- Dental treatment – for NHS treatment
- Glasses – for frames only (lenses should be free on NHS)
- Phone cards/mobile phone
- Passports, travel document applications
- Educational materials/special equipment
- Costs associated with special needs
- Activities and Leisure- this is for hobbies, holidays, leisure and related activities e.g. gym costs and driving lessons
- Maternity payment
- Travel to contact
- Clothing allowance
To see the current amounts paid to 16 and 17 year olds for the things above, see the Care Leavers’ Financial Entitlement Booklet 2017 on the left hand side of this page.
Financial support for 18+ year olds
Although you may still receive some financial support once you turn 18, you will be expected to get your income from work, education grants and, if eligible, benefits. In most instances we will not be responsible for your daily living costs.
You will still receive a birthday allowance, on your 18th and 21st birthdays.
Claiming benefits is not simple and you need to ensure you get everything you are entitled to. Your personal advisor will be able to help you with this.
- Your personal advisor will help you with your initial claim, and help you with your applications. You will need identification documents and a bank account (if you don’t already have one) for the benefits to be paid into. Your social worker/personal advisor will help you get these in place before your 18th birthday, and support you to apply for your benefits before your birthday so that everything is set up to reduce any delays in payments.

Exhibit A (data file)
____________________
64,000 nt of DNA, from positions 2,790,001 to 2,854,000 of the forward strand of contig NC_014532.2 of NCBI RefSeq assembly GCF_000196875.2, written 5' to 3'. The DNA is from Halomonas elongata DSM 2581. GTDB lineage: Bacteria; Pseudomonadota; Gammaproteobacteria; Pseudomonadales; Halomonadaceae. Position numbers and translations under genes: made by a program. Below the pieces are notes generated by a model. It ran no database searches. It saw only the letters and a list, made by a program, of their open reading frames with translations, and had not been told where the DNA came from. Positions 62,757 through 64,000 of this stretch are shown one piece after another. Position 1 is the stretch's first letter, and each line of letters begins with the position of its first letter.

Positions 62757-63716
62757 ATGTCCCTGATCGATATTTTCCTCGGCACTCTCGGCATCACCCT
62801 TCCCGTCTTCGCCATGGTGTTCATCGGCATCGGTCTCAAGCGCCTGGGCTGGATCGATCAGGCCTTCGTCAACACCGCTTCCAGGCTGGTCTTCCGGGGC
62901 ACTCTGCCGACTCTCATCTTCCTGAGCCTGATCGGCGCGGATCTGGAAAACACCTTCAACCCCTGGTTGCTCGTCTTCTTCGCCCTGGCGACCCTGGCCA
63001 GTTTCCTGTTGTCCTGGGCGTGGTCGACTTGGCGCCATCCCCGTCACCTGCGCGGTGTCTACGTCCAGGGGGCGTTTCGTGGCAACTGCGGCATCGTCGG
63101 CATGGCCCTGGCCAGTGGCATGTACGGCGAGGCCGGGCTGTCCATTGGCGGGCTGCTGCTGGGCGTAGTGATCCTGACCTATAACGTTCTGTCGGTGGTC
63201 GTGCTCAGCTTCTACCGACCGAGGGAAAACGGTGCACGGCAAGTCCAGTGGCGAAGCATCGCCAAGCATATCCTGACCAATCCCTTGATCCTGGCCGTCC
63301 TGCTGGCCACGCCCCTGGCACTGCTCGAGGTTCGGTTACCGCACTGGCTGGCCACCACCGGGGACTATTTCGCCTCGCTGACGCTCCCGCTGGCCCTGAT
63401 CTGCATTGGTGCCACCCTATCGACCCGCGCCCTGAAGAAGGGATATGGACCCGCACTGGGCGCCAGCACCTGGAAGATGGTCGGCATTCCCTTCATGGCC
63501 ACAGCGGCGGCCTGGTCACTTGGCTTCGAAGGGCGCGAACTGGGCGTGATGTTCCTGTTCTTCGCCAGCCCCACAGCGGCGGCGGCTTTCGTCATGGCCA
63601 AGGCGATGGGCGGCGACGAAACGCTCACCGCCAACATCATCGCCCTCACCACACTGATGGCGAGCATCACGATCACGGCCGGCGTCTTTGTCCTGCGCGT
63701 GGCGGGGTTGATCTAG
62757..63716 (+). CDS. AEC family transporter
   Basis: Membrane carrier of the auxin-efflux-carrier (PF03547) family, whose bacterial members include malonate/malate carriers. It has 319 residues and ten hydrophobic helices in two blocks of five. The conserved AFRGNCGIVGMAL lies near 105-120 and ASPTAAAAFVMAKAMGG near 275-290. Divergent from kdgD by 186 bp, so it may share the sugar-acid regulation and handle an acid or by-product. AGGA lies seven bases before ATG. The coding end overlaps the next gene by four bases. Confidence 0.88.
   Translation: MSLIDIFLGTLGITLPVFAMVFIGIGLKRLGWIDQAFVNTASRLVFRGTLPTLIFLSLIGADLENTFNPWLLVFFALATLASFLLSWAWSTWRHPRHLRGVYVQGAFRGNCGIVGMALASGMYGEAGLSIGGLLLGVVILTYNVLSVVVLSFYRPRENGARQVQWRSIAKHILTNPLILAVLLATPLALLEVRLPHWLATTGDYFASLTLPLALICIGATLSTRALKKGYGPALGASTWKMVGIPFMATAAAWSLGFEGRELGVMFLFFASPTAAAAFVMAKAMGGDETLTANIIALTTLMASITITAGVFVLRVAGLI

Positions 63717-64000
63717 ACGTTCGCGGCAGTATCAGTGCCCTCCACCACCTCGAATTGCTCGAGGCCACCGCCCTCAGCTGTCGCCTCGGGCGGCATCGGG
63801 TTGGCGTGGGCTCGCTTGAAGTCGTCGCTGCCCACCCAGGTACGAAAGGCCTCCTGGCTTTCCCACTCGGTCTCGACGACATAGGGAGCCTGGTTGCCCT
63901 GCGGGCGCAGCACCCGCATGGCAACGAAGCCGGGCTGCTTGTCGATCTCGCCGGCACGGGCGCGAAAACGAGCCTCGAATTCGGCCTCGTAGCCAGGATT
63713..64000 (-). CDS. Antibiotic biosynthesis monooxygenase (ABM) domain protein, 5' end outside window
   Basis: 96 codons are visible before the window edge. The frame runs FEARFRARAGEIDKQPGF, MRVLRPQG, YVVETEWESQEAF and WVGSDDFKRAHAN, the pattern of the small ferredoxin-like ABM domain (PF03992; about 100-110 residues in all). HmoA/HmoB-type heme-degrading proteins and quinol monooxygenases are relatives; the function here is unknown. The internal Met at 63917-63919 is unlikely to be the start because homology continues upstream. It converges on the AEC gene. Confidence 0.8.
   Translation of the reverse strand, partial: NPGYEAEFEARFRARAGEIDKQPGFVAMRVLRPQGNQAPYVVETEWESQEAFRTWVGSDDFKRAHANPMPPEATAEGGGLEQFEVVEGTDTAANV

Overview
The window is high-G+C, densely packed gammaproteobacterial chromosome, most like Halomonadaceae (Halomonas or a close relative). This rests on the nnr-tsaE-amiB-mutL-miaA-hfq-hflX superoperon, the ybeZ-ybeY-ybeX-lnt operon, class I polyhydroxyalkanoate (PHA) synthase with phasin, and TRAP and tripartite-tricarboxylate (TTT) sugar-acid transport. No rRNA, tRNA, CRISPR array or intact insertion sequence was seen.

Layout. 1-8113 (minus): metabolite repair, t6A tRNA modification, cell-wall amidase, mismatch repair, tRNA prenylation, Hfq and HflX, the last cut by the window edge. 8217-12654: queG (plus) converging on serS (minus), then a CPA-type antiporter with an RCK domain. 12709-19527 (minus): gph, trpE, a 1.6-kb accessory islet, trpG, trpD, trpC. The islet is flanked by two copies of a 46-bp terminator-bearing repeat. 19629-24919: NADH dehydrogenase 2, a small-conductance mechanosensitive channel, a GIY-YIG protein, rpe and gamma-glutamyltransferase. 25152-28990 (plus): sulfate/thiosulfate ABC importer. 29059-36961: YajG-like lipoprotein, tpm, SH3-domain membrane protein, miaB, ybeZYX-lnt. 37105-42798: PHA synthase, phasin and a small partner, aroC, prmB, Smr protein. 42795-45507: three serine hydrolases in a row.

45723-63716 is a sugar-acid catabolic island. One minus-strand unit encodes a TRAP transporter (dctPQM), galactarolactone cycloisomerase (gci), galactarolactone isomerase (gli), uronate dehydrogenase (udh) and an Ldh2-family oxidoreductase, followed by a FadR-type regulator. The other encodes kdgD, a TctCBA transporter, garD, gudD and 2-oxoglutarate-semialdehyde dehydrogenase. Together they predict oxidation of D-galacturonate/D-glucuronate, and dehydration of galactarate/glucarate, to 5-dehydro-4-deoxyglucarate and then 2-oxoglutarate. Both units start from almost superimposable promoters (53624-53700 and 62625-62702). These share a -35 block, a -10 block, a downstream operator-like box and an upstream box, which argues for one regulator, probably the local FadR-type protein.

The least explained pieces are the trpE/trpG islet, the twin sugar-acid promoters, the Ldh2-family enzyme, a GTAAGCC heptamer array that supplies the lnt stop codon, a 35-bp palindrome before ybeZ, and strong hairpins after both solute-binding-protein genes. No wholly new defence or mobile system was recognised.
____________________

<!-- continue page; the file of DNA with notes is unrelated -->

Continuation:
- Slough Jobcentre Plus has made it easier for care leavers to claim benefits. However, you will need to inform them you are a care leaver so that they can provide extra support.
The benefits you can claim will depend on your circumstances and it can be complicated. The Citizens Advice Bureau has a website that can help www.adviceguide.org.uk and full benefit details can be found at www.gov.uk/browse/benefits.
Job Seeker’s Allowance (JSA) – if you are 18 or over you can get JSA
- if you are unemployed, available for and actively seeking work, working less than 16 hours per week on average. You need to show that you have actively looked for work and be available to go to job interviews, or attend appointments at short notice. To get JSA you must go to a Jobcentre (usually every 2 weeks or when asked) to show how you’ve been searching for a job – this is known as ‘signing on’; or
- if your college course is part time you will be entitled to JSA, but you will also need to make yourself available for work.
Please note: young people who do not undertake the supporting actions required for JSA, miss appointments, leave a job without a good reason, or are dismissed may be subject to a Benefit Sanction.
In order to avoid this, your personal advisor can help with your job search, appointments at the Jobcentre, and fulfilling other commitments.
Housing benefit and income support
If you are over 18, living away from your family and are studying full-time in non-advanced education (up to and including A Level or equivalent), you can claim Income Support and Housing Benefit. You can enrol in your course of study at any time up to your 21st birthday, and can continue to receive these benefits up to the end of your studies or the end of the academic year in which you become 21, whichever is earlier. This help is also available to you if you have stayed on with your former foster carers.
Housing Benefit can pay for all or part of your rent. If you are likely to have problems paying your full rent, you can approach the council and ask for Discretionary Housing Payments. These are not guaranteed, but the council may be able to help you for a period of time until you find other accommodation or earn enough to pay your rent yourself.
Income Support – if you are in full time employment, or are in college or university and are studying full time, you should claim income support until you are 20 years old. This will be dependent on the hours and type of course you are studying.